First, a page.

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Exercising pregnant: the do's and don'ts

by Wendy Martin (follow)
Exercise & Fitness (64)      Women's Health (39)      Yoga (29)      Pregnancy and Birth (19)     
While traditionally it's believed that for the full nine months of pregnancy women should be mostly resting, a growing number of professionals agree that mothers who are fit typically manage childbirth easier and have healthier babies.

Many doctors agree that mothers who get regular exercise will have an easier labour and a healthier child. But how much is too much? Image credit: Ben Earwicker.


Doctors are even now encouraging exercise for pregnant mums, within reason. So how do you know how much and what types are right for you?

First and foremost, it is absolutely essential to get the 'all clear' from your doctor about exercise and whether or not it's appropriate for your pregnancy.

The first trimester of pregnancy is the most critical period of the entire nine months. This is because during this time, the unborn child's organ systems first begin to form, and deficiencies in vitamins and minerals can lead to health problems or deformities that last a lifetime. For example, folic acid is import to prevent conditions such as spina bifida.

Make sure you are eating healthy, this is not the time to starve yourself or cut calories. It is however the time to ensure you're eating a balanced diet full of vitamins and minerals. It's important to remember that what you eat serves as a building block for your baby's health. The more nutrients you give your baby, the better off he or she will be, and the more likely to grow into a healthy child.

During your first trimester, you might be feeling nausea and exhaustion, which is very normal. It's also easy at this time to forgo your normal exercise routines. After all, it's hard to get motivated to work out when you struggle to keep breakfast down, but there are tremendous benefits for doing so.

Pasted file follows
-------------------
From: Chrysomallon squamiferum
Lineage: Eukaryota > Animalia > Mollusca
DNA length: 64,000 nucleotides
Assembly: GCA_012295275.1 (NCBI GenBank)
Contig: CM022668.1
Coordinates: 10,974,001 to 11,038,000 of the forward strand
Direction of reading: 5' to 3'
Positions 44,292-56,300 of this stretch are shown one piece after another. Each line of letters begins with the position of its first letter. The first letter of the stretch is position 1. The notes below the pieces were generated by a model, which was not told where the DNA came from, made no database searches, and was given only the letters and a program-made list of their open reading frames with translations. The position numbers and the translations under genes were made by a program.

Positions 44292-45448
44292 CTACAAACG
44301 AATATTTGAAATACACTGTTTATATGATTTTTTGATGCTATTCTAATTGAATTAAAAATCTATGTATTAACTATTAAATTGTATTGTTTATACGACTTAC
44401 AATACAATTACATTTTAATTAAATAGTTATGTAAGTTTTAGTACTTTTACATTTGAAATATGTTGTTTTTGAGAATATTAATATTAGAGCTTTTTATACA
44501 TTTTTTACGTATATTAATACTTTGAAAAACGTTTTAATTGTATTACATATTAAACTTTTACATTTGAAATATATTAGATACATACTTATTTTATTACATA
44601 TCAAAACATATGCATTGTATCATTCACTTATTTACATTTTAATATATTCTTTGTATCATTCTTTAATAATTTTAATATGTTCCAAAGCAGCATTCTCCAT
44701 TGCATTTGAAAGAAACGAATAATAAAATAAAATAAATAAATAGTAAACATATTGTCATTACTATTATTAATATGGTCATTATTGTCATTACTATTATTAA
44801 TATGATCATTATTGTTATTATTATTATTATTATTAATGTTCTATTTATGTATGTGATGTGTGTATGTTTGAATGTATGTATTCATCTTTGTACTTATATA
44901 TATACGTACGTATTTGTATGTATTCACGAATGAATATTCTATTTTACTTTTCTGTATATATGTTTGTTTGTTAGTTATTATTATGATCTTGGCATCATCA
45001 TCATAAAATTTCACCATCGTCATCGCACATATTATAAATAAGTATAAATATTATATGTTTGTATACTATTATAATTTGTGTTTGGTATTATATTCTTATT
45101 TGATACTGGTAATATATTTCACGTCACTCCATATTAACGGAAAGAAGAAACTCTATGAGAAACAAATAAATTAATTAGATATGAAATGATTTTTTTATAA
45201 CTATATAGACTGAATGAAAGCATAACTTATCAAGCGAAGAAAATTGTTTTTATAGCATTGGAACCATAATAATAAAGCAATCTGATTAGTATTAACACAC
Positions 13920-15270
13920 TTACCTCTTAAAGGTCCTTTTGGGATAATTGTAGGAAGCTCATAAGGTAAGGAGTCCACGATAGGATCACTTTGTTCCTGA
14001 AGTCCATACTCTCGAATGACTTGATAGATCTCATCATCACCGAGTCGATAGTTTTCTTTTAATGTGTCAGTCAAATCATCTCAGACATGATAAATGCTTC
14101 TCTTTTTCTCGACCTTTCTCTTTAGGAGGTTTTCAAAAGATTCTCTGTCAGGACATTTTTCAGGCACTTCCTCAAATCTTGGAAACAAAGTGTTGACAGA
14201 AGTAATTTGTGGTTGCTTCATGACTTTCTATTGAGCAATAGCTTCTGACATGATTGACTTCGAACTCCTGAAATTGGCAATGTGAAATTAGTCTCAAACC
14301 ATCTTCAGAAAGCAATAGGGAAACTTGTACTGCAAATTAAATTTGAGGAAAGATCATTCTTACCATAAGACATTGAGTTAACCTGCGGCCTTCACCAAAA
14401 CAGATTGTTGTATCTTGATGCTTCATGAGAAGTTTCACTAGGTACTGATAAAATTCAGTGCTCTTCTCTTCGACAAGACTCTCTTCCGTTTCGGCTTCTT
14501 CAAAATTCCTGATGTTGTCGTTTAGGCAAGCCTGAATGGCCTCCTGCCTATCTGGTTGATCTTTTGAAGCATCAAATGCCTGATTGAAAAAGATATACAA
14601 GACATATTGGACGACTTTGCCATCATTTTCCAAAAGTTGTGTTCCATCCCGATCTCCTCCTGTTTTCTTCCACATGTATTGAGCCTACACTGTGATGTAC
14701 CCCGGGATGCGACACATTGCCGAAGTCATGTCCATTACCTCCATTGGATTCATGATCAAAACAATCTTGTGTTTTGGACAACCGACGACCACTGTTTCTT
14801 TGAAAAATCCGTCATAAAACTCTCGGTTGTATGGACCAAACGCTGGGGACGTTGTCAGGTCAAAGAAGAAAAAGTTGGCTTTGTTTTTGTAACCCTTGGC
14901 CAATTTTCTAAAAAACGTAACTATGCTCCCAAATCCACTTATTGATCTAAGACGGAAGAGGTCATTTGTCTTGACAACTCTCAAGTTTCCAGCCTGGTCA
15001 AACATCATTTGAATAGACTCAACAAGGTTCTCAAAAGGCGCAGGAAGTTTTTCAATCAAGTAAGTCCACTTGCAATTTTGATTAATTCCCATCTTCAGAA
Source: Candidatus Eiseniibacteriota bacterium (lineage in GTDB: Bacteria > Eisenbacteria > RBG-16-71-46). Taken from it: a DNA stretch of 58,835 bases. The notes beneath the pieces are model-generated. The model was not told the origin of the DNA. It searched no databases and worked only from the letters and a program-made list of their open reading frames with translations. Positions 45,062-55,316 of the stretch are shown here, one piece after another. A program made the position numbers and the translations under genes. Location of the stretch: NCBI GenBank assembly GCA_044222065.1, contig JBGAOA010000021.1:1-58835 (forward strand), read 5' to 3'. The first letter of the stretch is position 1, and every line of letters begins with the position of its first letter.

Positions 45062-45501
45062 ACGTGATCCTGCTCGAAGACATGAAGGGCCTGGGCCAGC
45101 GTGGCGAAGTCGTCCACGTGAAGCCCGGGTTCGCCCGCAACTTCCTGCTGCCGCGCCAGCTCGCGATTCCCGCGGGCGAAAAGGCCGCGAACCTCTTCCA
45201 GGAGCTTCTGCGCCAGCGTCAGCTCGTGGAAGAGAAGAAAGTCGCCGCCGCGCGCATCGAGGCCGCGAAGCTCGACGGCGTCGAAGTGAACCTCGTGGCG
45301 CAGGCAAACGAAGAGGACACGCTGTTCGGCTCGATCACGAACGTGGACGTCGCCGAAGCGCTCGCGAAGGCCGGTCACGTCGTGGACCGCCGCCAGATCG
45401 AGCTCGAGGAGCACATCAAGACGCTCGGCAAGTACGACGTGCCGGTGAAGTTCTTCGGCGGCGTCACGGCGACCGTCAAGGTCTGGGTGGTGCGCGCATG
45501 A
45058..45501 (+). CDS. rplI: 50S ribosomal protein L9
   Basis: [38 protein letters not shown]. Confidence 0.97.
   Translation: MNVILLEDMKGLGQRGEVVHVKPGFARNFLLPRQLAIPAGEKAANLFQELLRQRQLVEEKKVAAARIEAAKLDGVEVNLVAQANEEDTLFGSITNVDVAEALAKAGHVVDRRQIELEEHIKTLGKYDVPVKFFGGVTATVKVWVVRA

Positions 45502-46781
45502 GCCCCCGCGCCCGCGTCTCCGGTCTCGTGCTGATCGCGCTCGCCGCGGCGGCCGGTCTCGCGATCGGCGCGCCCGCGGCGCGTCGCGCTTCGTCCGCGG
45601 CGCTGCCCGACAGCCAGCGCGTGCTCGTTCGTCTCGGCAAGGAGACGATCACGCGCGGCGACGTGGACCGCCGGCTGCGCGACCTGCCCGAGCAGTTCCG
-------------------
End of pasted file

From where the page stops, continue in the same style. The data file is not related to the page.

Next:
During your first few months, it can be tempting to skip your workouts due to fatigue or nausea. Image credit: Alya87/sxc.hu


Not only will regular exercise reduce various risk factors for pregnancy, but they can also lessen the impact of those side effects mentioned above. If you had a well established exercise routine before your pregnancy, your exercise guidelines will be somewhat different from a woman who is just beginning an exercise program on learning they are pregnant.

If you're accustomed to regular exercise, the intensity of your regular exercise routine should be reduced slightly from what you're used to, but should not be stopped altogether. Women who begin their exercise program once they learn they're pregnant should not focus on cardio based activities or attempt radical differences to their cardiovascular health with an intense program. It's better to work with low intensity activities such as walking, swimming, yoga, etc.



pregnant yoga
Light intensity activities such as yoga, swimming and walking are all great for expecting mums. Image credit: Istock Australia.


Remember that your baby's heart rate is tied to your own so increasing your heart rate any higher than 140 beats per minute can put strain on your baby's developing heart.

Most important of all though, is this - know when to stop and listen to your body. If you feel strained or over-tired, stop. If you start feeling dizzy, light headed, shortness of breath, unexpected pain, or anything that feels out of the norm, stop immediately as these symptoms could be signs of serious issues. Contact your physician immediately, and don't try to exercise again until you get the okay from your doctor.

For a variety of reasons, exercise, especially during the first trimester of pregnancy, can be beneficial for both you and your baby, with benefits extending several months beyond delivery.

Before you start any exercise routine while pregnant, you are advised to consult with your doctor.

Categories
#Pregnancy and Birth
#Women's Health
#Yoga
#Exercise & Fitness
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